Co-sponsors Gibson Resolution with 11 other House Republicans
(Long Island, NY) As the Sustainability Coordinator at a Christian liberal arts college, I talk a lot about how climate change impacts people. Some students respond by wanting to hit the streets in protest while others remain convinced I’m a dupe of the “liberal agenda.” The real problem, though, is that political partisanship has blocked effective engagement with the topic of climate change in our country for far too long. While politicians on both sides posture for the cameras, the earth continues to warm.
On Tuesday, November 3, Congressman Tom Reed (NY-23) took on a new role of climate leadership by joining 11 House Republicans to co-sponsor the Gibson Resolution (H. Res 424). This resolution recognizes the impacts of climate change and calls for action to reduce further risk by working constructively to create and support economically viable solutions. With a focus on American ingenuity and innovation, the resolution seeks to reframe climate change as a commitment to conservative environmental stewardship.
The resolution states, “If left unaddressed, the consequences of a changing climate have the potential to adversely impact all Americans.” This simple statement echoes the results of thousands of studies, demonstrating a broad scientific consensus. More than 97% of climate scientists agree that the world is warming in an unnatural way and that humans are the cause. These changes are resulting in damaging consequences for millions of people.
It’s true that global warming will bring some benefits, including increased crop production for colder climates and generally milder winters for western NY. However, the overall impact of climate change will be overwhelmingly negative with more intense heat waves, an increase in both droughts and flooding, stronger storms, more natural disasters, rising sea levels and decreased crop production for many of the world’s poorest communities.
In fact, we’re already seeing the destructive impact of climate change right here in the United States. In 2012, unusually warm waters led to Sandy becoming the largest Atlantic hurricane ever recorded, resulting in $75 billion in damages. California’s epic drought threatens much of the nation’s food supply. Miami Beach just embarked on a $300 million project to install water pumps throughout the city to handle flooding caused by sea level rise. The consequences of climate change are impacting us now.
Climate change may be a big problem, but it’s a problem we can solve. In 1961, when President John F. Kennedy committed to putting a man on the moon by the end of the decade, few believed it was possible. The technology didn’t even exist yet. Nevertheless, Neil Armstrong’s famous words just eight years later demonstrated that a national commitment paired with American ingenuity and bipartisan support can accomplish a truly remarkable goal. As with the Apollo mission, solving climate change will require our leaders to work together. But unlike President Kennedy’s challenge, the technology to solve climate change already exists. The only thing missing is the political will to do it. We need our political leaders from both sides of the aisle to come together for a bipartisan solution.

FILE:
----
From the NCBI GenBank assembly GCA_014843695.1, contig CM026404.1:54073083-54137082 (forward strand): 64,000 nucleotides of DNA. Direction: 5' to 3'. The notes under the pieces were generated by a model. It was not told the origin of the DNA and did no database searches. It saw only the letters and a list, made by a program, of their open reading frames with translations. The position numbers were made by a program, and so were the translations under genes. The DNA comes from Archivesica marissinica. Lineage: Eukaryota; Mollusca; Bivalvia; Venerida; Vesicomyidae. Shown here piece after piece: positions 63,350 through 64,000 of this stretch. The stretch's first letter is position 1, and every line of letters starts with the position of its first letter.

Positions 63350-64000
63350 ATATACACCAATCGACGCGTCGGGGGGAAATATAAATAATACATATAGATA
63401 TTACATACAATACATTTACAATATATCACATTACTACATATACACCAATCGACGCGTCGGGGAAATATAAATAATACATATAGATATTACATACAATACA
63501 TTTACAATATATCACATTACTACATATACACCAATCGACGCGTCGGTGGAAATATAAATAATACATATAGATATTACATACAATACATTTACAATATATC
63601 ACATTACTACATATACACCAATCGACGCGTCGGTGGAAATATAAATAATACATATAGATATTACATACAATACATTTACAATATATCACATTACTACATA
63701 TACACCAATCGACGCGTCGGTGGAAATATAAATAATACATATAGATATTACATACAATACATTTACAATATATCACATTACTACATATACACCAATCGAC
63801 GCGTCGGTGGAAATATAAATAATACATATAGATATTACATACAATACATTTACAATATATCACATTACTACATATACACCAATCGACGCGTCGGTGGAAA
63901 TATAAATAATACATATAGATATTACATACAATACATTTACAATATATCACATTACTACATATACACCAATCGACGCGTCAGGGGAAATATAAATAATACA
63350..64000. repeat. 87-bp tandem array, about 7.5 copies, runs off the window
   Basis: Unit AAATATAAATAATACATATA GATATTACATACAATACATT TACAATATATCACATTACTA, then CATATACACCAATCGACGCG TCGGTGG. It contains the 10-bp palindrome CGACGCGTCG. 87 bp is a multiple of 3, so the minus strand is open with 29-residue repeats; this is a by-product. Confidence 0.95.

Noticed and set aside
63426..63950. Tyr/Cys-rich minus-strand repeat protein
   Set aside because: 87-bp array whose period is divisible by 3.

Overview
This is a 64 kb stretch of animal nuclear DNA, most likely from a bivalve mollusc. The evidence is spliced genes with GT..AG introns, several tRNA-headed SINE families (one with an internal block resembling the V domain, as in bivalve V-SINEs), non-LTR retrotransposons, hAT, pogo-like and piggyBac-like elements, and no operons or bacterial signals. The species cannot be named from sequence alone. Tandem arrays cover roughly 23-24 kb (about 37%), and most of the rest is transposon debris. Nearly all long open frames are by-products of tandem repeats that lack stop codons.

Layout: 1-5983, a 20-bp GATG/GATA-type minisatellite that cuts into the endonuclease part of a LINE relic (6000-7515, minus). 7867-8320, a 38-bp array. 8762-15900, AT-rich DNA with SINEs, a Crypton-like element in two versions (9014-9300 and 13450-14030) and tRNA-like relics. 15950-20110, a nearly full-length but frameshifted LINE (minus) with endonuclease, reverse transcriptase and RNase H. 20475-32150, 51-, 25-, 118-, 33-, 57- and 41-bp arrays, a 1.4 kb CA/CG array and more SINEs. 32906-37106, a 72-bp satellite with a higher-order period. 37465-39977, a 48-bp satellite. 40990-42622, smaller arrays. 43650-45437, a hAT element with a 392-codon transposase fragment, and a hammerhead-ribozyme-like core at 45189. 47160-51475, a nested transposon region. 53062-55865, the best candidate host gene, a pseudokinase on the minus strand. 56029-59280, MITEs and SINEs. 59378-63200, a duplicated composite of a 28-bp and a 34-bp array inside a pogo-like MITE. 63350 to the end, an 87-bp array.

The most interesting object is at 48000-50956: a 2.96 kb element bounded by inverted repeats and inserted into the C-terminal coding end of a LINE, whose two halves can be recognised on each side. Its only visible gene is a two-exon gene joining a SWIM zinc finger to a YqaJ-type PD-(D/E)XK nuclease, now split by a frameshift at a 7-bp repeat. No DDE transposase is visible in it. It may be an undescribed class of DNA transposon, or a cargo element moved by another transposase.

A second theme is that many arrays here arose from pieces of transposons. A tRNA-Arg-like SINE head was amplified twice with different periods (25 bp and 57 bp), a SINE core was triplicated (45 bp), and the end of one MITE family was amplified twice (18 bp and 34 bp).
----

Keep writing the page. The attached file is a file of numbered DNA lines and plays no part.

One promising answer that liberals and conservatives could agree on is a revenue-neutral “Carbon Fee and Dividend.” This model puts a steadily rising fee on carbon-based fuels at the point of extraction or import. The fee is then returned (100%) to American households as an annual dividend. This would create 2.1 million jobs in just 10 years and would help stabilize the climate, decrease our dependence on foreign oil, promote national security, decrease pollution and stimulate the economy. Most middle- and lower-income households actually stand to earn money through such a plan.
Last June, I met with Rep. Reed in DC to discuss how a Carbon Fee and Dividend plan would benefit the 23rd district while also ensuring long-term climate stability. Because of the timing of the meeting, I had to miss my daughter’s sixth birthday. It was a difficult decision, but I wanted her to know that I’d done everything in my power to not leave a broken and messed-up world for her generation to fix.
Thank you, Congressman Reed, for joining the ranks of those working to constructively address one of the greatest problems of our time. Your courage is much appreciated. Now, we’re looking to you to continue to be our “climate hero” by joining hands across the aisle to demonstrate bold American leadership in solving this challenge.
Webb is currently the sustainability coordinator for Houghton College. He holds a Master of Science in Experiential Education and is currently pursuing a master’s degree in Sustainability and Environmental Management from Harvard Extension School. Webb is also a founding member of Climate Caretakers, a new Christian organization devoted to helping Christians be more engaged with climate issues. Recently he was the project leader on the building of a new 2.5 megawatt solar array on the Houghton College campus which at that time was the largest solar array on a college campus in New York.